Sunday, October 25, 2020

Re-formation and Transition


October 25, 2020

Deuteronomy 34:1-12; Matthew 22:34-46

Reformation Sunday


Re-formation and Transition

Moses and Jesus are both at a time of transition in their lives. God shows Moses all the land the people will be moving into. This is the land that God long ago had promised to Abraham, Isaac, and Jacob. It will be wonderful place, filled with towns and houses, vineyards and olive trees. This is the future for your people, but you will not be part of it.


Then Moses dies and is buried in an undisclosed location. For thousands of years, we have known Moses as the prophet who led the people out of slavery and helped form them into one people.


Jesus has made a transition, too. He is in Jerusalem, and the Triumphal entry (Palm Sunday) is behind him.  Gone are the gentle stories about moral behavior. Now, he is blatantly challenging the leaders, this time a group of Pharisees. They challenge him with a trick question, hoping he will incriminate himself and they can get him arrested.

Which law is the greatest? they ask. They are thinking about which category of laws ranks the highest. For example, are the laws about worship more important than the laws about marriage? Jesus easily sidesteps the question by assuming all the laws are equal and summed up in the simple statements of the Shema – love God, love others.


Then, Jesus turns the tables and asks the Pharisees who they think the Messiah is. This is a battle of language and wits. What does it mean when David says, “The Lord said to my Lord?” Who is David speaking to – or about? It’s obvious Jesus is referring to himself as the second my lord, but the Pharisees are unable to respond to Jesus’ play on words. They leave, and continue to plot against him. He will be arrested in just a few days.


These transitions, the deaths of Moses and Jesus, leave the people in a state of wonder and fear. What is next? How do we manage now, without our leader? I find it interesting and an amazing part of God’s plan that both Moses and Jesus had leaders in line to step up and take the lead. Joshua has been installed as Moses successor. Peter and the other disciples have been trained to take the good news to the people just as Jesus taught them.


Over the centuries, the basic message has remained the same: remember God brought you out of slavery, and you are supposed to love God and love others. This message has been expressed in different ways, over time, and in various places. Sometimes there is more ritual, sometimes there is less ritual. Sometimes there are corrupt leaders. Sometimes there are uninformed followers. And sometimes, the corruption and lack of good education leads to a call for reformation, re-formation.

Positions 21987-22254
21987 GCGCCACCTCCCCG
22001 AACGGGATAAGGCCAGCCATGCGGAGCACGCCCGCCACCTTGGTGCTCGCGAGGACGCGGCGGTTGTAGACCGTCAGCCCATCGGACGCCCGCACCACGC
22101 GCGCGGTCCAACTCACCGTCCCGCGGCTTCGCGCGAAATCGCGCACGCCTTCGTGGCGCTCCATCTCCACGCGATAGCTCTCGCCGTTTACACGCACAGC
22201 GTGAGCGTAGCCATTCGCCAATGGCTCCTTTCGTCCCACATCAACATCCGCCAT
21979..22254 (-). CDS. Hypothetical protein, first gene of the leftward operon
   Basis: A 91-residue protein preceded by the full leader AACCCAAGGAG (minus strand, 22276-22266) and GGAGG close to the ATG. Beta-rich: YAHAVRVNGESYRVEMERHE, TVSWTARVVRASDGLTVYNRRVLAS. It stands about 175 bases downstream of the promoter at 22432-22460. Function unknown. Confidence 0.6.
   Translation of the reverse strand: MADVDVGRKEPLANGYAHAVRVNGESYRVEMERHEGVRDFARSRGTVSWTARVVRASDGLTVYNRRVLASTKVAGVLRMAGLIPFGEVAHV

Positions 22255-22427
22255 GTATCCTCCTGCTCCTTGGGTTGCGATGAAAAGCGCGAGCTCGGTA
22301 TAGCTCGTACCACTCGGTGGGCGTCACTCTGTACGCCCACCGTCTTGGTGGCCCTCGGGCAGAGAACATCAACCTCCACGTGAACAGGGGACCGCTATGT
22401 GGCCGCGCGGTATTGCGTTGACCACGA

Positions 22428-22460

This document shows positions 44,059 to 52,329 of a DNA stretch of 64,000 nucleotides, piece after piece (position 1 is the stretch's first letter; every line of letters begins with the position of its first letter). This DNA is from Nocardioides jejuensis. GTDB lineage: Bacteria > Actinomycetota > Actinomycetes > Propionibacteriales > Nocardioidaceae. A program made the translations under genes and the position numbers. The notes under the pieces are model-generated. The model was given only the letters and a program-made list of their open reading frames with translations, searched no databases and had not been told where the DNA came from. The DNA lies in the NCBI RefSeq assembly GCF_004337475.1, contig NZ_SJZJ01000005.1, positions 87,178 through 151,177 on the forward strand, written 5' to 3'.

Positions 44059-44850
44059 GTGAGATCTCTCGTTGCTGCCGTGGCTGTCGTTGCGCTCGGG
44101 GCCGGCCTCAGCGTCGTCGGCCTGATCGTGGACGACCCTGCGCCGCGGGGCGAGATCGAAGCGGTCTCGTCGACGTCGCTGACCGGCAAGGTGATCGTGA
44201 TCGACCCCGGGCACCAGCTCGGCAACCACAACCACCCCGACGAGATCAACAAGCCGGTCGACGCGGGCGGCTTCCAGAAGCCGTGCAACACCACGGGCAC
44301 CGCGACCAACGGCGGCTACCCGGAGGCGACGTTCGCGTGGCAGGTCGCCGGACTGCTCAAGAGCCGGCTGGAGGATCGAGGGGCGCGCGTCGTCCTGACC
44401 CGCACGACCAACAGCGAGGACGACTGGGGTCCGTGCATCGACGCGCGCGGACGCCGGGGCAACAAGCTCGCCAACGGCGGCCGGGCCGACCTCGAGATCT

Just as there are many denominations of Christians today, there are several groups within Judaism. Re-forming is important to continue to belong to God’s people. The Protestant Reformation began with Martin Luther reading scripture with new eyes. He saw that Jesus’ basic message was being hidden by a bunch of rules and practices that served to make some people richer and more powerful while oppressing and cheating poor people.


Our congregation, our denomination, Christianity itself is being re-formed today by circumstances beyond our control. Just think about what has changed at St Matthew since March.

First, while the Council had discussed the possibility of someday making live-streamed worship available, it suddenly became a necessity. Today, we continue to have our services recorded a week or two ahead of the actual Sunday and watch the video together. But, we are ready to livestream worship whenever determine we can gather in the building together again safely.


Second, we soon realized that we would need to find ways to meet for business and Bible study and “coffee” that didn’t put our lives at risk by meeting in person. Zoom and Google Meeting became necessities, not just convenient programs.


And third, the changes will continue to re-form us. We will not return to what was normal – we will only continue with a new normal. When we are able to gather in the building, we will livestream our worship so those who choose to stay home can continue to worship with us. We will not be singing whole songs together or reciting prayers together for a long time. We will not be hugging and touching each other, but wearing masks and keeping our distance.


These changes reflect how we worship, but they have not changed whom we worship or why we get together to worship. They have not stopped us from being church – they have only forced us to re-form how we do church.


St Matthew’s Lutheran Church is also going through a time of transition. We examine ourselves to determine what kind of a congregation we are, and what kind of a leader will be the right one for us in the future. Lutherans believe in training our pastors in seminary, so they are all educated with the same theology, but each pastor has her or his own gifts and skills and experiences and interests.


As we wait and pray for the next leader, the next leader is praying for God to guide them to the right congregation. This transition is in God’s hands as much as the future of the Israelites and the first Christians was in God’s hands.

Most importantly, throughout the centuries, from Abraham to Moses to Jesus to Luther to us, God has not abandoned us or left us to our own plans.


We still try to obey the commandments Moses taught us.


We continue to share the good news of Jesus’ resurrection.


We try to accept that, sometimes, practices and traditions get in the way of believing that God is with us, no matter what.

We are comforted in knowing that God weeps with us over the lives lost and the challenges faced in the time of a pandemic.


And we work hard to be as patient and trusting as we can in this moment of re-formation and transition. Amen